Top 50 3PLs: Seeing into the future of global logistics

Finding the right third party logistics provider (3PL) in today’s global marketplace involves looking beyond the provider’s “vision” statement, say industry experts. Yet, they also acknowledge that there’s still an element of prognostication involved once a short list of the Top 50 has been whittled down.
By Patrick Burnson, Executive Editor
June 01, 2013 - LM Editorial

One of the key takeaways from this year’s list of Top 50 Global third-party logistics providers (3PLs)—compiled by market consultancy Armstrong & Associates—is that business forecasting is becoming increasingly important to shippers when choosing the provider that best fits their needs. This notion becomes even more urgent when one considers that the 3PL market compound annual growth rate (CAGR) from 1996 to 2012 fell 0.3 percent to 10 percent.

Domestic transportation management (DTM) led financial results for 3PL segments again in 2012. Gross revenues were up 9.2%, and at the same time, the cost of purchasing transportation, increased competition, and slackened demand are pressuring DTM gross margins and net revenues. As a result, net revenues increased by only 5.4 percent. Overall gross margins were 14.6 percent—in 2011 they were 15.2 percent. However, overall 3PL earnings before interest, tax, and net income margins remained strong, ringing in at 33.2 percent and 20.3 percent of net revenue respectively.

The key to sustaining that net income trend appears to be in the top provider’s ability to anticipate market trends, say analysts.

“Third party logistics providers are good at modeling transportation and distribution networks and identifying overall shifts in demand,” notes Evan Armstrong, the consultancy’s president. “But they also have the forecasting tools associated with integrated warehousing and transportation management.”

According to Armstrong, the leading players in the value-added area of forecasting are Menlo Worldwide, Ryder SCS, APL Logistics, Genco, UTi, and DB Schenker. “Based on our findings,” he says, “these companies can be leveraged by shippers to identify key inventory deployment locations and lower-cost transportation lanes.”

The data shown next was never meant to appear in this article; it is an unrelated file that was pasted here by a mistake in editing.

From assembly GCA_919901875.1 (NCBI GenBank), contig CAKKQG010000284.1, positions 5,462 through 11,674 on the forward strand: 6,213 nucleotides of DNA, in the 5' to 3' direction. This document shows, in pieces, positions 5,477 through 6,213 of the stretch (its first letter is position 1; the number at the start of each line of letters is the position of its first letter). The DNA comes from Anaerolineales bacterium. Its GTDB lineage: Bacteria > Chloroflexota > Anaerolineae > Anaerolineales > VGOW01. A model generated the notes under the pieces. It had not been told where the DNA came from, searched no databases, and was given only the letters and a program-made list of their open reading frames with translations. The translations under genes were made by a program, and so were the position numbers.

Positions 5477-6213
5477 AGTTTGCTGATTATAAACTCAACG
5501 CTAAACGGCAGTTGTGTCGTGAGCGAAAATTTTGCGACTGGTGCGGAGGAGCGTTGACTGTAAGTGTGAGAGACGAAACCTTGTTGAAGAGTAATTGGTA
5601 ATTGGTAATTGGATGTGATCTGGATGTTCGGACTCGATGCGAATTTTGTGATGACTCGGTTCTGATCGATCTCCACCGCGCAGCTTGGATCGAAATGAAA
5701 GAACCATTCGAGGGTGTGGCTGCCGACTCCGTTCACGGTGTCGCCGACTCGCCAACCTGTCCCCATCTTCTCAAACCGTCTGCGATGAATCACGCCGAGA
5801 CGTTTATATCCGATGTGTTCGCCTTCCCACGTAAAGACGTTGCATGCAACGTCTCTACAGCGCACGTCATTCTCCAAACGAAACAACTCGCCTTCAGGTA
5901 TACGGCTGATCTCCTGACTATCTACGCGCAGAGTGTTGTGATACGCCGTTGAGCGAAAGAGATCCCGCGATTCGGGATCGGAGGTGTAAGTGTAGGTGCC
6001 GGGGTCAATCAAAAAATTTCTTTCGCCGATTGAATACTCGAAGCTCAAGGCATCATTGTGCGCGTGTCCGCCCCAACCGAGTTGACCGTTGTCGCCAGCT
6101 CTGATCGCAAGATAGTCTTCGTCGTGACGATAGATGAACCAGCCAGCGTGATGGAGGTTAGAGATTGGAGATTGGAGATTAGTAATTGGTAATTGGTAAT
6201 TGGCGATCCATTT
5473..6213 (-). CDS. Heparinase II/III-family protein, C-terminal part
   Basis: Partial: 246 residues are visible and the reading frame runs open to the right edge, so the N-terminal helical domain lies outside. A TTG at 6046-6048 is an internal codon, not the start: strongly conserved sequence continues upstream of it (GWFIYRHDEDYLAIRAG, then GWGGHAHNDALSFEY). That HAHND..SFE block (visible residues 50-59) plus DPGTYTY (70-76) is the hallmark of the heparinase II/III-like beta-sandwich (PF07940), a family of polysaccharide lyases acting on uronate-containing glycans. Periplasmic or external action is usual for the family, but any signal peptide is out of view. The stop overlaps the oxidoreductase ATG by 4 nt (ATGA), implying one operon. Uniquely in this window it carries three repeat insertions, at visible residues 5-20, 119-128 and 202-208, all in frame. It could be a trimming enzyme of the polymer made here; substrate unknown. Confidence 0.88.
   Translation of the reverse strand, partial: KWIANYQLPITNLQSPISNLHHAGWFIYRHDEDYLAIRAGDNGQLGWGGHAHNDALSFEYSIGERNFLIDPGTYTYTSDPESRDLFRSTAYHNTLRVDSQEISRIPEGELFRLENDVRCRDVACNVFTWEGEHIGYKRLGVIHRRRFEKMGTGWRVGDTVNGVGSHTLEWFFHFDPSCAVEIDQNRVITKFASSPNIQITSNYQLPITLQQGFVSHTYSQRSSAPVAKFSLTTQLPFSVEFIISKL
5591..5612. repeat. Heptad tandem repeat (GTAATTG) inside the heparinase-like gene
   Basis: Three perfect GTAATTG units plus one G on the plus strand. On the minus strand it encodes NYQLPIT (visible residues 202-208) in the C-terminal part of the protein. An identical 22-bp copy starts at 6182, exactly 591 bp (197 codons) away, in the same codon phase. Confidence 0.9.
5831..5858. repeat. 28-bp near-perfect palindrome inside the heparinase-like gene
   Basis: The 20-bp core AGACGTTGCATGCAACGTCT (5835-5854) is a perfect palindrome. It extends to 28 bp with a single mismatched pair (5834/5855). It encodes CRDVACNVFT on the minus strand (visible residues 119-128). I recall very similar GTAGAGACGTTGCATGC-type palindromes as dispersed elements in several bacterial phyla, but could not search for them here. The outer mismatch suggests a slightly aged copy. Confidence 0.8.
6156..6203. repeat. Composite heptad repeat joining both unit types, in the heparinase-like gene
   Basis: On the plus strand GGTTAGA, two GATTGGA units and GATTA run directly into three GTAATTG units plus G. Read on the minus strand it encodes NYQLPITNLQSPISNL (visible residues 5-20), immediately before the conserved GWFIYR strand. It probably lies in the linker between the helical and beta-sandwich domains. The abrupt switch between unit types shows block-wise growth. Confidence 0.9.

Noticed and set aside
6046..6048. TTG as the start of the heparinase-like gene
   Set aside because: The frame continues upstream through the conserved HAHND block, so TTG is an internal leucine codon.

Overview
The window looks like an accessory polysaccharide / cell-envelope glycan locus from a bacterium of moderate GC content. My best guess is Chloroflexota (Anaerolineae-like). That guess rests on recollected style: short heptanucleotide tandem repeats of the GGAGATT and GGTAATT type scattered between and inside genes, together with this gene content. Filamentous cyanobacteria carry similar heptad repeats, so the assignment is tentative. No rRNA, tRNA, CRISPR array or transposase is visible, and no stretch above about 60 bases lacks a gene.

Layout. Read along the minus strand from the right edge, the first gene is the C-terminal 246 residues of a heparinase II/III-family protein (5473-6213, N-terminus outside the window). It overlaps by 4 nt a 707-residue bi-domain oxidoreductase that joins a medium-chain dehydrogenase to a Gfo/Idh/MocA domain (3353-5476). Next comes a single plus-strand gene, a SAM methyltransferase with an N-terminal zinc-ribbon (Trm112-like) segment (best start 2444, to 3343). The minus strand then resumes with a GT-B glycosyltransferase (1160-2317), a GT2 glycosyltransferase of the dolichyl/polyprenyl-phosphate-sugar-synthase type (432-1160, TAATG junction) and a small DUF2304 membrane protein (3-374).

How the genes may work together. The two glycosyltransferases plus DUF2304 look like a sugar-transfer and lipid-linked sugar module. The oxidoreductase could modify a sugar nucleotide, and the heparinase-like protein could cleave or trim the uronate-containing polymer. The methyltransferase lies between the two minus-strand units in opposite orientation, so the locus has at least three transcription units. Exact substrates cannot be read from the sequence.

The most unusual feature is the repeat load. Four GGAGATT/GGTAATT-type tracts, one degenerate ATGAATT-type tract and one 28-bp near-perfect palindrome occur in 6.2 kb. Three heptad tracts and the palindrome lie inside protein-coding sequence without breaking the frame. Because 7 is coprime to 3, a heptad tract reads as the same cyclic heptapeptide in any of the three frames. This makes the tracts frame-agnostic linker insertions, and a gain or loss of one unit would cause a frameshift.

Read the full article plus access to slides, research papers, in-depth analysis, and much more.

About the Author

Patrick Burnson
Executive Editor

Patrick Burnson is executive editor for Logistics Management and Supply Chain Management Review magazines and web sites. Patrick is a widely-published writer and editor who has spent most of his career covering international trade, global logistics, and supply chain management. He lives and works in San Francisco, providing readers with a Pacific Rim perspective on industry trends and forecasts. You can reach him directly at .(JavaScript must be enabled to view this email address).

Subscribe to Logistics Management magazine

Subscribe today. It's FREE!
Get timely insider information that you can use to better manage your
entire logistics operation.
Start your FREE subscription today!

Recent Entries

There are so many ways to analyze the state of truckload capacity, and on top of that there is, perhaps, no other facet of freight transportation that is so directly impacted by myriad moving parts, whether it be driver availability, rates, demand, weather, the economy, and, of course, federal regulations, among others.

The ATA said that the annualized turnover rate for large truckload carriers, which it defines as truckload fleets with more than $30 million in revenue, increased 3 percent to an annualized rate of 87 percent in the second quarter.

If you want to meet some of the most ticked-off people on the planet, talk to any trucking industry retiree who received that letter from the Teamsters’ Central States pension plan notifying them of their potential financial haircut coming in retirement.

Global express delivery and logistics services provider DHL introduced a new flight geared towards Michigan-based importers and exporters out of the Detroit Metropolitan Airport.

With the sinking of the El Faro last week, and the resulting deaths of its entire crew of 33, the viability of the Jones Act is again being called into question.


Post a comment
Commenting is not available in this channel entry.

© Copyright 2015 Peerless Media LLC, a division of EH Publishing, Inc • 111 Speen Street, Ste 200, Framingham, MA 01701 USA